Measurements of sugar and hormone contents
Dry and/or fresh buds at four developmental stages were used for sugar and hormones extraction and determination. Dry buds (~0.3 mg) were used for starch and amylose extractions. The starch contents were measured as described by Rosa et al.78, and the amylose contents were determined with an amylose measurement kit (A152-1) from Nanjing Jiancheng Bioengineering Institute (Nanjing, Jiangsu, China). For soluble sugar, sucrose and glucose extractions, ~0.5 g fresh buds were used, and they were quantified using a soluble sugar kit (A145), sucrose measurement kit (A099-1) and glucose assay kit (F006), according to the manufacturer’s instructions, respectively. Meanwhile, ~1 g fresh buds were used for ABA, IAA, GA1, GA3 and GA4 extractions with three biological replicates. The hormonal quantification was carried out using HPLC–ESI–MS/MS with a standard measure as described by Dobrev and Vankova79 and Djilianov et al.80.
Bud candidate gene selection and the identification of P. mume orthologs
Based on available dormancy-related data in herbaceous and woody species, 78 dormancy candidate genes conserved in Arabidopsis published by Tarancón et al.4, and 79 CGs conserved in Prunus species, blackcurrant, poplar and Arabidopsis published by Castède et al.42 were selected (Supplementary Table S8). For each CG, the peach ortholog was identified from Arabidopsis sequence in Phytozome v12 (https://phytozome.jgi.doe.gov/pz/portal.html) and other published studies. The putative P. mume orthologs were identified by BLASP (E-value < 1e-10, identity >30% and coverage >70%) using Arabidopsis and peach sequences as query, and genes with the highest E-values were selected. As the well-characterized strong CGs, all 13 putative PmCBFs and 6 PmDAMs identified in P. mume genome19 were included for further analysis. Furthermore, a Pfam domain analysis (http://pfam.xfam.org/) was performed for each CG to ensure the accuracy of the orthologs in three species. In addition, phylogenetic trees were built using MEGA7.1 (Maximum-likelihood method, 1,000 bootstrap replicates) to identify the most closely related orthologs.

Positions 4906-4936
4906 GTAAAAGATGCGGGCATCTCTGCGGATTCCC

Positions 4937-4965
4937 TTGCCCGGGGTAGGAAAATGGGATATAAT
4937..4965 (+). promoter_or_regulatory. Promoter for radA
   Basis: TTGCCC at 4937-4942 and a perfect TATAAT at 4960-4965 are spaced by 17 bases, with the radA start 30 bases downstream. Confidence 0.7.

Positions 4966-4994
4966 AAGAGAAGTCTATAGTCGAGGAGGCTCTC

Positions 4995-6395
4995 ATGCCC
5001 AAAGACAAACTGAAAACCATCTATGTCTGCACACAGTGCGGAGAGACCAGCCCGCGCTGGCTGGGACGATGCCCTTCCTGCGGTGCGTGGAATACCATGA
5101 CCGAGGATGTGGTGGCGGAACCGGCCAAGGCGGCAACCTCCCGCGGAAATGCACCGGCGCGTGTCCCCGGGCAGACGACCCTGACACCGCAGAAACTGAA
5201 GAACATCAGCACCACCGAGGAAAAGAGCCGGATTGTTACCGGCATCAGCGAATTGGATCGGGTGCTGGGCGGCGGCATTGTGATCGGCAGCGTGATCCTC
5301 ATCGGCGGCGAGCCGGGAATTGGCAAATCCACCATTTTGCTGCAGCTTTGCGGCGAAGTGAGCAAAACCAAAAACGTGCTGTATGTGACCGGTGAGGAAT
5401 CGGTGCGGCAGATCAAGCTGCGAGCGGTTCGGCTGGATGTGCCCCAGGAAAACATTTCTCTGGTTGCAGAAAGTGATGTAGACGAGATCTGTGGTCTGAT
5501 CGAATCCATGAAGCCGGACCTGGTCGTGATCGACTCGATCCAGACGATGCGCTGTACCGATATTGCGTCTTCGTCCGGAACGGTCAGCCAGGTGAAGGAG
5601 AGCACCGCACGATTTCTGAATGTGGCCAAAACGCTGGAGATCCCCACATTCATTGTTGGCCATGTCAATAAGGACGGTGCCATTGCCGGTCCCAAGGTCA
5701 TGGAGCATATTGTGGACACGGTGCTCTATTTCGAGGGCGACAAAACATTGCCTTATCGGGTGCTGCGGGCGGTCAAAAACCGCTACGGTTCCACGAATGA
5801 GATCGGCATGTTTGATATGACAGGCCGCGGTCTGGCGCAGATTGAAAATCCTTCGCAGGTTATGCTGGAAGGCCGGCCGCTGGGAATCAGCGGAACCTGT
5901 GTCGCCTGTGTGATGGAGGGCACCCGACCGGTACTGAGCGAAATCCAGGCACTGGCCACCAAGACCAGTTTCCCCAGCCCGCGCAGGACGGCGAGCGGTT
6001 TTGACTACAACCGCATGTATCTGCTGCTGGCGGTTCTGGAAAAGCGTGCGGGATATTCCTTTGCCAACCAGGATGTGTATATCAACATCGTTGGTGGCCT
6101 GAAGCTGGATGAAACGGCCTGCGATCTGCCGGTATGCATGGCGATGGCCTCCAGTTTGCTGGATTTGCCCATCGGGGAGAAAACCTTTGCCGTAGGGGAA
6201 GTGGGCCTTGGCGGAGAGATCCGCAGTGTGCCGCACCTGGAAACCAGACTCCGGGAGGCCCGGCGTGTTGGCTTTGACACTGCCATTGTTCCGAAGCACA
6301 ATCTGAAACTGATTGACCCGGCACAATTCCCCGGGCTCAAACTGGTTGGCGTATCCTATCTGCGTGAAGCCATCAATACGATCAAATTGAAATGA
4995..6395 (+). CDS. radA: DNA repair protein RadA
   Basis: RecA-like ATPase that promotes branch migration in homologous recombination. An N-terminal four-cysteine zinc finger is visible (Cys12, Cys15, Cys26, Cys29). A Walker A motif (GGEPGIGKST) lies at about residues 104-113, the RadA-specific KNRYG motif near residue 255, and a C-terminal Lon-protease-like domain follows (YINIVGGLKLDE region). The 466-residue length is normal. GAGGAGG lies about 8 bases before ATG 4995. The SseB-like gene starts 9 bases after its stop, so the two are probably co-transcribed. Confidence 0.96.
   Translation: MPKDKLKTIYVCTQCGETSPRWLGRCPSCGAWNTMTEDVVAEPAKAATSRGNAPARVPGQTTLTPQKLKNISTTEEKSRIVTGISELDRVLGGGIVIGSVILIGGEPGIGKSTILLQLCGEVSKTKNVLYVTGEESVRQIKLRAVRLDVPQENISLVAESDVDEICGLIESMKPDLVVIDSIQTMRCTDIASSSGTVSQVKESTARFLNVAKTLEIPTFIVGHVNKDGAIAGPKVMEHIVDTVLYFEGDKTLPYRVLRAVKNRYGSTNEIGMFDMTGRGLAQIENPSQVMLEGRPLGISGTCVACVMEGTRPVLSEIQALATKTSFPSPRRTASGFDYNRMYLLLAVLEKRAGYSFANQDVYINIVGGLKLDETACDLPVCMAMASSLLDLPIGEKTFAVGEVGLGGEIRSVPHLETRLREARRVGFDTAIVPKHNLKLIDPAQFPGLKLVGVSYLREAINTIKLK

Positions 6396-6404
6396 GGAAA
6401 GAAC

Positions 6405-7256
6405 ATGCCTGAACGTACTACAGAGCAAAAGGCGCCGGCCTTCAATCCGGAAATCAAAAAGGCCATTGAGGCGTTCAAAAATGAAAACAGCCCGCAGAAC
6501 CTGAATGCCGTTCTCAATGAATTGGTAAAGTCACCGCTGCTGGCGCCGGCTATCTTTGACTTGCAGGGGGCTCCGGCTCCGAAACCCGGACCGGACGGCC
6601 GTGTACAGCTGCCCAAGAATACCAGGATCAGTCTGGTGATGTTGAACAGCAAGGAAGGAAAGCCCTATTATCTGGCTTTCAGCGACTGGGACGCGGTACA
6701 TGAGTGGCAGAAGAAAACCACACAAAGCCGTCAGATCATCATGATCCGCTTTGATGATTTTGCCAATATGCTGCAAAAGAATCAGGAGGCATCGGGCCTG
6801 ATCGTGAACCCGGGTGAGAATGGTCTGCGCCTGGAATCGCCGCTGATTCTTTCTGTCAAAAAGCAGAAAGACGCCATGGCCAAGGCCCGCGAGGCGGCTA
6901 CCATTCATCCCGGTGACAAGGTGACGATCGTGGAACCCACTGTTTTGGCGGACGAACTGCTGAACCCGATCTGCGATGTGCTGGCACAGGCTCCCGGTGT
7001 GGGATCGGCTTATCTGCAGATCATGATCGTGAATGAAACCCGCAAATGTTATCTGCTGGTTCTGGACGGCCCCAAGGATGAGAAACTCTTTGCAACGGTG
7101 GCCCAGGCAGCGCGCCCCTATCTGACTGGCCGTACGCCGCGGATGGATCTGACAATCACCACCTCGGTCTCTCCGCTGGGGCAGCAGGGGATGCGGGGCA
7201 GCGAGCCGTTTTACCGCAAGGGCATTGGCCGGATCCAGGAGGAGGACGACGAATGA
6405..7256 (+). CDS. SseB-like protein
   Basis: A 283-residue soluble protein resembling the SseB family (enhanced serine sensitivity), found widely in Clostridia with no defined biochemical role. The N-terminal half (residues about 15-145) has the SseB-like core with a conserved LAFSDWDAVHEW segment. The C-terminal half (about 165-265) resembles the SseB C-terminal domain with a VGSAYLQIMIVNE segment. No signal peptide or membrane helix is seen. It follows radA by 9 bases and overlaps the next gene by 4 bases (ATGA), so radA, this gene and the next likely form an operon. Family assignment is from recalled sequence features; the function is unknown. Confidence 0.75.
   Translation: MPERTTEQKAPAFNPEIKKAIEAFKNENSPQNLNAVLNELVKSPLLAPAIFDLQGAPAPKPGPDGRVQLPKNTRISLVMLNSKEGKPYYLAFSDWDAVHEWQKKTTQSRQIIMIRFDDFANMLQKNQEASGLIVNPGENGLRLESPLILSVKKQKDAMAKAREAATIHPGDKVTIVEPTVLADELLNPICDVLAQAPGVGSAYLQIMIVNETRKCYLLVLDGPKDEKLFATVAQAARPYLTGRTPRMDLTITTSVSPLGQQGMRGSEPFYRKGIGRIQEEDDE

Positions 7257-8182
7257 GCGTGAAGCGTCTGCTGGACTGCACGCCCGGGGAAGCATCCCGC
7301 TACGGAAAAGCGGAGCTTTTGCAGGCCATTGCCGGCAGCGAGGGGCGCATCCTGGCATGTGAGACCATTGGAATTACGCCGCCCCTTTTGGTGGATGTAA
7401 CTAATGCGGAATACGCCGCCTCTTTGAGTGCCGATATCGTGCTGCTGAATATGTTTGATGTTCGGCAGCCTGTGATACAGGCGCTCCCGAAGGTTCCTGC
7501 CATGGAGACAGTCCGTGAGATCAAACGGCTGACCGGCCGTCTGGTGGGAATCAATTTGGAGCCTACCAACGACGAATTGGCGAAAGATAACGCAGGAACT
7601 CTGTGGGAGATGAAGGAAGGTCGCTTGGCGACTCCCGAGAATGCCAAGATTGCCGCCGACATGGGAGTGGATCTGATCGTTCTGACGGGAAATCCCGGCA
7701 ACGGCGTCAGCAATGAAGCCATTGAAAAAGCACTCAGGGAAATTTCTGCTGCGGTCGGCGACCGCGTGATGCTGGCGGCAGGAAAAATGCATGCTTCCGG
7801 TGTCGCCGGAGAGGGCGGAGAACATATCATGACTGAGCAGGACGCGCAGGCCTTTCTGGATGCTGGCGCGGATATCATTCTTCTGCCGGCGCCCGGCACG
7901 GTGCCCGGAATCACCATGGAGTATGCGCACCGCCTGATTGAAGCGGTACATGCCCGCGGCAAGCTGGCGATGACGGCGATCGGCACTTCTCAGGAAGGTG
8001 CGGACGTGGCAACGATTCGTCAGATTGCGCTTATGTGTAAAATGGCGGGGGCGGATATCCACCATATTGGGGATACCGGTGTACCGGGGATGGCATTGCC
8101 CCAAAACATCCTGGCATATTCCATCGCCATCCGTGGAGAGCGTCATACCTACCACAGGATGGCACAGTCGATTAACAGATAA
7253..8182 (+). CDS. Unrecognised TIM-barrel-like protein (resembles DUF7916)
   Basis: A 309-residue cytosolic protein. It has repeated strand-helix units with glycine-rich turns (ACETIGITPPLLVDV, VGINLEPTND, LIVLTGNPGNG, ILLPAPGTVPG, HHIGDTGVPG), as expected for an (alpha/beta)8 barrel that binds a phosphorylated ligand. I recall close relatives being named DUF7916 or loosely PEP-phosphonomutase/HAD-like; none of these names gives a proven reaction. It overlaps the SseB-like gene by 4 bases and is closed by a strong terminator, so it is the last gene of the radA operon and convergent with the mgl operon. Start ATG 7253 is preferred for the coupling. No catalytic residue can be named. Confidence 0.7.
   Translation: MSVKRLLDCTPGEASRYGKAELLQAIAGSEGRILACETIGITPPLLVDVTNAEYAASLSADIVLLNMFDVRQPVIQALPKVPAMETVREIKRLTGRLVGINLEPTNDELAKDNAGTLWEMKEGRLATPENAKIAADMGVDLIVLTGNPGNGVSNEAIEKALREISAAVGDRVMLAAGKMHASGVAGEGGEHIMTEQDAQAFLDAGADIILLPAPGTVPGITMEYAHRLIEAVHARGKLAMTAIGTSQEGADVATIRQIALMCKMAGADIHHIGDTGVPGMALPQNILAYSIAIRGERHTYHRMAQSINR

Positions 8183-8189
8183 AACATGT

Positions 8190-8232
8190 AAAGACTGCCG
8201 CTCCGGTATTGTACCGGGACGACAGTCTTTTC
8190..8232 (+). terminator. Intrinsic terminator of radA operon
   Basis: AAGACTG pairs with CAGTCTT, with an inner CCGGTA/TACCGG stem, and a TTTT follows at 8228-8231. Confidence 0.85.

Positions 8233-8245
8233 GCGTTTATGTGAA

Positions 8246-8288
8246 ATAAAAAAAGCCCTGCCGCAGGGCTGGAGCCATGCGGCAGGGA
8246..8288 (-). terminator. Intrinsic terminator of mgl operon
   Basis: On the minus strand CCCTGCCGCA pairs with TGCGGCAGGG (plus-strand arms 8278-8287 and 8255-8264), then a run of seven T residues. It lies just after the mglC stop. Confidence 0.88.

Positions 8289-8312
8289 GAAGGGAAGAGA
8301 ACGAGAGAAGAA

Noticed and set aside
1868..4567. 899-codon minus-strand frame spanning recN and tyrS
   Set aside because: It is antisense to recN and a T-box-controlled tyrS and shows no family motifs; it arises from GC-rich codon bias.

For hormone, sugar and qPCR results, statistical analysis was performed using SPSS version 19 (SPSS, Chicago, IL, USA) with ANOVA and Duncan’s test. Data are means with three biological replicates each, with error bar representing standard error. Non-overlapping letters (a–d) indicate significant differences between different bud stages, based on analysis of variance and multiple range test procedures with a confidence level of 95%.
All data generated or analyzed during this study are included in this published article (and its Supplementary Information files) and also are available from the corresponding author on reasonable request.
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The research was supported by the Fundamental Research Funds for the Central Universities (No. 2016ZCQ02), the program for Science and Technology of Beijing (NO.Z171100002217005), Special Fund for Beijing Common Construction Project and the Fundamental Research Funds for the Central Universities (NO.BLYJ201613).